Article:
The human spirit is like a little child on a long journey asking, "Are we almost there?" Yet today many of us have stopped thinking about the future. Fear of the bomb and an unthinkable holocaust drives us to squeeze what we can from the present. We become obsessed with momentary gratification. This erodes our capacity to plan and build for the future—if there is one—and paralyzes us from living faithfully in the present.
Unlike people today, New Testament Christians eagerly awaited and longed for the future. They believed the complete reign of Christ on earth was a more certain reality than the seeming victory of evil. Jesus gave John the strangely beautiful vision recorded in the Book of Revelation to give us hope. Of the three Christian virtues—faith, hope and love—the one most needing attention today is hope. Revelation touches us at the point of our despair, our world-weariness, our future shock, our fear of persecution, our collaboration with a sick (though friendly) society. It is quite possibly the most relevant book of the Bible for this moment in history.
But how are we to understand this highly symbolic book? Since Revelation was meant to be read at one sitting (1:3), we do well to put aside the charts, sermons and films we have seen that claim to unravel its mysteries. It is better just to read it. A child might understand Revelation better than adults who approach it with preconceived systems. If a child were to hear this as a story and were to conclude, "I'm so glad the Lamb won over the awful beast," he or she would have truly heard it and taken to heart what is written in it (1:3).
Many people misunderstand the book because of two commonly held misconceptions. First, Revelation is not difficult to understand. Though it is highly symbolic, it is not a lock whose key has been lost. The major reason we have difficulty decoding the symbolism of this book is that, unlike the first readers, we are largely illiterate when it comes to the Bible.
The Old Testament provides the most important clues for decoding Revelation. Of the 404 verses in Revelation, 278 allude to the Old Testament (though not one direct citation is actually quoted). The book is a biblical implosion. Old Testament ideas, symbols, names and themes have been powerfully pulled together through the inspiration of the Spirit to form a collage, a kaleidoscope effect in the message John brings.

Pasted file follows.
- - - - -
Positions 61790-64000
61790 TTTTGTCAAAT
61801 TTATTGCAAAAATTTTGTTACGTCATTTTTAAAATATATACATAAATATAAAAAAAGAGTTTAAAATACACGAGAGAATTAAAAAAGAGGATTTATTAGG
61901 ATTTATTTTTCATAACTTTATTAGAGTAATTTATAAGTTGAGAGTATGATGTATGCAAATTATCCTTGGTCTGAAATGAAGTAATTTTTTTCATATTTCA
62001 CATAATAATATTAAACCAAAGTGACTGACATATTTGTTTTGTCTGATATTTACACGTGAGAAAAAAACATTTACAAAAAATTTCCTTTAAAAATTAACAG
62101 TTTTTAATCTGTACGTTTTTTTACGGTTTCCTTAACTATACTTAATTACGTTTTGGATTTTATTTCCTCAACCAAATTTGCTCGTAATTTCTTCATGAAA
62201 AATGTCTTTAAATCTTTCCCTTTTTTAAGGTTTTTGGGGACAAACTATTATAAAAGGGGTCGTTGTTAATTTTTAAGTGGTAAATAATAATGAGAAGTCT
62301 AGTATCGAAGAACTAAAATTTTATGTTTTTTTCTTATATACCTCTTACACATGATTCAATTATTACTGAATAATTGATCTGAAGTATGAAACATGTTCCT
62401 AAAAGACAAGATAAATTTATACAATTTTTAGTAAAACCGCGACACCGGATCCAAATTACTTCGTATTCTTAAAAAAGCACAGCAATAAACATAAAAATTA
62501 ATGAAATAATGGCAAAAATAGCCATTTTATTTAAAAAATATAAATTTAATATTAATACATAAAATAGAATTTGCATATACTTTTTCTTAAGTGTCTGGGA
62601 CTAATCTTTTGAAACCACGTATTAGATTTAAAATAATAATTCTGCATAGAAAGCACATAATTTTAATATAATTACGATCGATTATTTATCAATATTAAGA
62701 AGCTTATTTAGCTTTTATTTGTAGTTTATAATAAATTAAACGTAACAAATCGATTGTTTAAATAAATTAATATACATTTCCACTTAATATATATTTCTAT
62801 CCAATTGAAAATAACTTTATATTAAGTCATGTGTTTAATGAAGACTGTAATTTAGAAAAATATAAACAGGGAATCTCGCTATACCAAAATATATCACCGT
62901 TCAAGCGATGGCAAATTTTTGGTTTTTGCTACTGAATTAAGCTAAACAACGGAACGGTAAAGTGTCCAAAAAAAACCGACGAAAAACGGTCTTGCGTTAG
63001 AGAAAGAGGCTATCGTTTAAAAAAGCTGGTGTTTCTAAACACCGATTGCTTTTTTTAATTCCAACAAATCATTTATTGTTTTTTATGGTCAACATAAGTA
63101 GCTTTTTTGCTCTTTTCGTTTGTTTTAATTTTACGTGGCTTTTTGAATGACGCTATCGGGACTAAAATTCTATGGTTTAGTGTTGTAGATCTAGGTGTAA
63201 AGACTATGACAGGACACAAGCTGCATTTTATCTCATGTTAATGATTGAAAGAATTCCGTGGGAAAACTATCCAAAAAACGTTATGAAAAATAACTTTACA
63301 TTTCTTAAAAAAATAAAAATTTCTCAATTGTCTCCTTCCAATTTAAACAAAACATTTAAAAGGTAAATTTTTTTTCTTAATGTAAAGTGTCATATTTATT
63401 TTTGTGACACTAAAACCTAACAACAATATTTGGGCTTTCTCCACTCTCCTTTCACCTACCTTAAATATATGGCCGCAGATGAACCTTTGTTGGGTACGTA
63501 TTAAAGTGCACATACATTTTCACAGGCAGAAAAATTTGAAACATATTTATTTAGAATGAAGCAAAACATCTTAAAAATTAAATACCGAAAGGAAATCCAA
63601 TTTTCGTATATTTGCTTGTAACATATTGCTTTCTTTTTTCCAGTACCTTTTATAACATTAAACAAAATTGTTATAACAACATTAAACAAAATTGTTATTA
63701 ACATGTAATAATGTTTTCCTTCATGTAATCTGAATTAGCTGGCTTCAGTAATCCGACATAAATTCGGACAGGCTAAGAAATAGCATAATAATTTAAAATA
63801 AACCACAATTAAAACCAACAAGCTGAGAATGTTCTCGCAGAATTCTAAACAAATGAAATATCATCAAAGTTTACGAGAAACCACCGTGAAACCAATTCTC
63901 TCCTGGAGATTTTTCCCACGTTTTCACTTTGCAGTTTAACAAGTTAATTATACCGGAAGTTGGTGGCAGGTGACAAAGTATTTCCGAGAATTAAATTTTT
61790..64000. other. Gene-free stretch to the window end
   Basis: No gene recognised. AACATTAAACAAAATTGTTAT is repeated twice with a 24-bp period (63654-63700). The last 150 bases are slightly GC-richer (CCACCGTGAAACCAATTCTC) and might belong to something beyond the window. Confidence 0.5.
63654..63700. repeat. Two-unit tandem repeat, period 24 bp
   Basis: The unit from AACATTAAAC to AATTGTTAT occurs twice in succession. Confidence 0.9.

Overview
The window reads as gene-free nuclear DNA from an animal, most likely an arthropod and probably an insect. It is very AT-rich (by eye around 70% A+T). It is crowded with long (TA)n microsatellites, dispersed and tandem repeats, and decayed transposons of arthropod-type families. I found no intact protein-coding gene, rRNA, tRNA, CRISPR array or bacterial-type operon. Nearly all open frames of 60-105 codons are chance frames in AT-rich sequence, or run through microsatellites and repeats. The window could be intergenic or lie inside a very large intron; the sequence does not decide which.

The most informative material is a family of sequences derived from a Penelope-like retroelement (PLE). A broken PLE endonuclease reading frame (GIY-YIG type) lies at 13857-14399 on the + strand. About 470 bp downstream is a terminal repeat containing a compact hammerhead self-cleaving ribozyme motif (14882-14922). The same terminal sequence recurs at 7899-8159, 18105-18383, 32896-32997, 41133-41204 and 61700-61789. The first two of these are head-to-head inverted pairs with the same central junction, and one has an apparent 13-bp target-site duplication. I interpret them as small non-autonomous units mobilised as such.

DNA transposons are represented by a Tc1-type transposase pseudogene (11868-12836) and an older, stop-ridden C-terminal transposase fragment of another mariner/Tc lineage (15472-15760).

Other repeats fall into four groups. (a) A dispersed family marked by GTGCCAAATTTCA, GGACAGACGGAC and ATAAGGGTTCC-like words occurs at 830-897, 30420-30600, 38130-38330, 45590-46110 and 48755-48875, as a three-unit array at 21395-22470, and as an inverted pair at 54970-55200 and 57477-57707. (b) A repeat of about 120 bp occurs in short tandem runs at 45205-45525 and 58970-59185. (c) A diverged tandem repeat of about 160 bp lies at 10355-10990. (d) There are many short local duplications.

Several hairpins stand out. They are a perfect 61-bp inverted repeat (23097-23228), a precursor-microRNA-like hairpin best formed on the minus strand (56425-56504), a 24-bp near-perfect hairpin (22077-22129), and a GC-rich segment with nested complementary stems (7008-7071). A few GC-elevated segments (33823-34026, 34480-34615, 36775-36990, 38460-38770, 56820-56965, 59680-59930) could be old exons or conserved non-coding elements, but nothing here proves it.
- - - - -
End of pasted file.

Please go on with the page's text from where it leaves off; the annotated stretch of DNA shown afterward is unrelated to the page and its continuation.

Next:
For example, a phrase like "God will wipe away every tear from their eyes" (7:17) is a creative adaptation of Isaiah 25:8. Proper names like Balaam, Jerusalem and Sodom and concepts like "the tree of life" are adapted from John's Bible. Numbers like "forty-two months" are used symbolically, as numbers like "seven" are in the Old Testament (Dan 9:27). This book above all others in the New Testament must be interpreted by Scripture.
Second, we misunderstand Revelation when we treat it as a book of predictions. It is not so much a prediction of future events as it is an exposé of spiritual realities that affect us now and will bring the events of history to a worthy end. John shows us how the world looks to someone in the Spirit.
John wrote Revelation between A.D. 90-95 from his place of exile on Patmos Island. Tradition tells us that prior to his exile John left Israel to live in Ephesus, capital of the Roman province of Asia. The seven churches to whom this book is addressed were visited by a courier traveling on the circular road through modern Turkey. His letter described John's vision of Christ as Lord of the churches (1:12—3:22), as the Lamb on the throne (5:1-14), as the liberating Word of God (19:11-16) and as the Leader in the new creation (21—22). This book is truly the Revelation of Jesus Christ (1:1).
John says, "Blessed is the one who reads the words of this prophecy, and blessed are those who hear it" (1:3). Look forward to this blessing as you study Revelation.